Gold Bull or Bubble?

03/20/2013 7:00 am EST


Since silver and gold topped in 2011, pundits have been speculating whether the bubble has finally popped, but Vin Maru of makes the case for why there never was a bubble to pop in the first place.

The current gold bull market that has been going on for well over 10 years has never entered a mania bubble phase, especially when you compare it to pervious bubbles of the past. If we compare today's gold price rise to that of the 1970s gold bull market, or the 1990s tech bubble and the 2000s oil run, we can clearly see that this gold bull market has underperformed on a percentage basis. The three other bubbles took about nine years to go from the start of the bubble before it hit the mania exponential rise in the last two years. It seems like starting in year seven after a small correction, the bubble making process starts to go exponential and can clearly gain several hundred percent in the final phase.

The current bull market for gold has risen steadily for about nine years, but on a percentage basis we still haven't seen the exponential rise in a one-two-year period that would clearly mark it as a bubble mania phase. In fact, after making solid gains and rising for nine years, the gold market has essentially gone sideways over the last 18 months. The good thing is that in the previous bubbles, after it burst the asset class had given back several hundred percent in the one-two years following the peak. Luckily we haven't seen that in this bull run for gold, not yet anyway, but we could see the cycle bottom later this year. The recent correction has given back about 20% from the peak of just over $1900 to just below $1550.

Can the correction continue and steepen to the downside? Sure, anything is possible, especially in a market that can easily be manipulated. But looking at the charts below, gold never went into a mania exponential rise and has been consolidating sideways for 18 months. This gold bull market run is definitely not like previous bubbles and the further this correction at these prices goes out in time, the more likely we will still see one more mania phase push higher with a several hundred percent rise before we can state that gold is truly in a bubble.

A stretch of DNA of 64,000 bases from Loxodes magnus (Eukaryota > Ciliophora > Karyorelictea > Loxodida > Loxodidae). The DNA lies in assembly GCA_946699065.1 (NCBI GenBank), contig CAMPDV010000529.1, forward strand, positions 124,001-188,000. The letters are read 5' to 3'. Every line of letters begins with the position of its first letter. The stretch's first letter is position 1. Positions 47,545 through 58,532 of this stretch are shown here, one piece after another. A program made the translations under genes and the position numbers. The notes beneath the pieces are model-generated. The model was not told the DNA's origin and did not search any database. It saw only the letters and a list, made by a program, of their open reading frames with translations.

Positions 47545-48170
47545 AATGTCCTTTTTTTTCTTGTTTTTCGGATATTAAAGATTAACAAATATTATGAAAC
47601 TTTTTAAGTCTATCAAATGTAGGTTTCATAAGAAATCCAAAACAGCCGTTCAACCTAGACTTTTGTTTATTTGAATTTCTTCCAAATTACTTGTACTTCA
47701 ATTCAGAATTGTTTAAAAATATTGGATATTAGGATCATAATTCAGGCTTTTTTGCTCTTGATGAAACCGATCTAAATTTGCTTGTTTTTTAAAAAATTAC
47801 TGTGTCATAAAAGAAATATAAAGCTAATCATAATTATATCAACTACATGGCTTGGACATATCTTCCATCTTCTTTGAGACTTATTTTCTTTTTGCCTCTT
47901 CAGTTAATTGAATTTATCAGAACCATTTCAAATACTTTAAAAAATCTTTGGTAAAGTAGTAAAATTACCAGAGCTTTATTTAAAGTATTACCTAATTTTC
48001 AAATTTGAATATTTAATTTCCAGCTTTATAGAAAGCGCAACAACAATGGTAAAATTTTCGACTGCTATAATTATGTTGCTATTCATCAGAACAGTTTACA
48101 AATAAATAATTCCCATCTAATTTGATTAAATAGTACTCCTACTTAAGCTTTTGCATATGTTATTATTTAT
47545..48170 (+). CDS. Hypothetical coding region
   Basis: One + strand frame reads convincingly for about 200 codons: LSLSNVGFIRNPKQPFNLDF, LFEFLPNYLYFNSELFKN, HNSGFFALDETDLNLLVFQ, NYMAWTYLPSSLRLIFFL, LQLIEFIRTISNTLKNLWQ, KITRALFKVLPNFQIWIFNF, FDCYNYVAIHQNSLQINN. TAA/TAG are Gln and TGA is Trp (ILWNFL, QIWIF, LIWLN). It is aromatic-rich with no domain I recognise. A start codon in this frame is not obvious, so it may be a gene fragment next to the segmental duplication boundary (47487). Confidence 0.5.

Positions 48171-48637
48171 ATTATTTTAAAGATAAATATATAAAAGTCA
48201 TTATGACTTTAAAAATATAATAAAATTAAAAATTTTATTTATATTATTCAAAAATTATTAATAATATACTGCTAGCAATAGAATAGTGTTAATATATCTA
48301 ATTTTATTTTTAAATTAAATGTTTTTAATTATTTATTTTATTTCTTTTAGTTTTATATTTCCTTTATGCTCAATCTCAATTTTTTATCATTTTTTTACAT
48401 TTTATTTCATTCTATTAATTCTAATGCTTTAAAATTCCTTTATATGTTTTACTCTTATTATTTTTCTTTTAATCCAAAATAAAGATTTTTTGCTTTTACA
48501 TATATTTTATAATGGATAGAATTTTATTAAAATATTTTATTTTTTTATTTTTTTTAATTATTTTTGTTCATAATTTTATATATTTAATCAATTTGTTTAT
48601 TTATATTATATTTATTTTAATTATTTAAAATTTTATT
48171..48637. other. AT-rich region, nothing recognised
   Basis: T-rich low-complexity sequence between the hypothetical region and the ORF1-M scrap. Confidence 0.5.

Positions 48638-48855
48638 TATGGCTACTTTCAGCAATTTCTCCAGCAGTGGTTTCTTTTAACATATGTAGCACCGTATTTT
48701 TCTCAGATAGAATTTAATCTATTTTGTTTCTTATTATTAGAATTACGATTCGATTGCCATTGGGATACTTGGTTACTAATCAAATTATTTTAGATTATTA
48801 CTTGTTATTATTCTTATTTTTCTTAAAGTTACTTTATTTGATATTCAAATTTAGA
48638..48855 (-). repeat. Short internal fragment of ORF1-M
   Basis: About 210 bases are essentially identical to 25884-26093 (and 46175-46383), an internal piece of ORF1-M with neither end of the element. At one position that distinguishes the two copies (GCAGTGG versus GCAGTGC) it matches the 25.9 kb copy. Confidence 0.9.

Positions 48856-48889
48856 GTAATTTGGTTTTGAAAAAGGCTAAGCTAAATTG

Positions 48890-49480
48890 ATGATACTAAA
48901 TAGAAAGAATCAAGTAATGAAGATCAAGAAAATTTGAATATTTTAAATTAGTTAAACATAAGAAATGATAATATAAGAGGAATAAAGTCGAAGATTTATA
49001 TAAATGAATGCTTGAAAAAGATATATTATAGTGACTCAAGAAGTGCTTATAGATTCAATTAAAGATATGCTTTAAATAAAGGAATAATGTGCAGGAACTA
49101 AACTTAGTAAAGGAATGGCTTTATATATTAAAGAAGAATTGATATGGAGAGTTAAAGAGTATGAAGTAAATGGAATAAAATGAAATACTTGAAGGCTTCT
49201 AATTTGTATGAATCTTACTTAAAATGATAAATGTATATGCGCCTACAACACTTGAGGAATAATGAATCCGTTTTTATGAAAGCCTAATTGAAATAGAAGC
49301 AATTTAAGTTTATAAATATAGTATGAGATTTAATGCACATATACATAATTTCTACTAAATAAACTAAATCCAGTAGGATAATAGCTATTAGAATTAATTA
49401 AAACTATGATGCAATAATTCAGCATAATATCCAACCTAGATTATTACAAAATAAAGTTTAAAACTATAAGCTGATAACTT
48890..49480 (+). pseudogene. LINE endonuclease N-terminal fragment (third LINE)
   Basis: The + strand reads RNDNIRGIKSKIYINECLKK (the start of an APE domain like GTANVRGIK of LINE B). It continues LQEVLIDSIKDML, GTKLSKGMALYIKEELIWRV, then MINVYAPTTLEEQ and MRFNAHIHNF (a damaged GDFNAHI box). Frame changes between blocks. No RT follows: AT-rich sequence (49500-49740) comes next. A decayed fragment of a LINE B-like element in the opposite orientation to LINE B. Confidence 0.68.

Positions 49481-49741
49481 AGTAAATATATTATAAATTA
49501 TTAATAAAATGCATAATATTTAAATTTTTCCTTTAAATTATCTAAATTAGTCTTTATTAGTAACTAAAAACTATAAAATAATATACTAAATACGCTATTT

Graph courtesy of
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This chart tracks the performance of gold since July of 2002 against the three largest bubbles of the last 40 years. Past bubbles have shown strong but steady growth for the first seven-eight years before moving into a hyper-growth phase for the last 18-24 months. Each series is adjusted for inflation and is smoothed with a three-month moving average.

Dow vs. Gold Over the Last 100 Years and in the Current Bull Market
When we look at the Dow to Gold ratio for the last 100 years, we see that the Dow has traded between less than five times the price of gold on several different occasions. Most of this time was between 1915 and 1940s, with the exception of the roaring 20s when the stock markets outperformed gold significantly. The only other time we saw gold become over valued compared to the Dow was during the 60s and 70s, this was the last time when gold was in a bull market and it lasted less than 20 years.

From the early 1980s to about 2000, the Dow has clearly outperformed gold going from one extreme to another. In fact, at the peak of the Dow to gold ratio in 1999, you could buy the Dow 45 times over gold, but ever since then gold has been outperforming the Dow up until recently. What we haven't seen during this bull market for gold is a Dow to Gold ratio below 5, which could easily mark gold as way over valued compared to the Dow. In order for gold to be considered in a bubble territory, history has shown us that we need the ratio to be clearly below 5 to 1 on a spike low.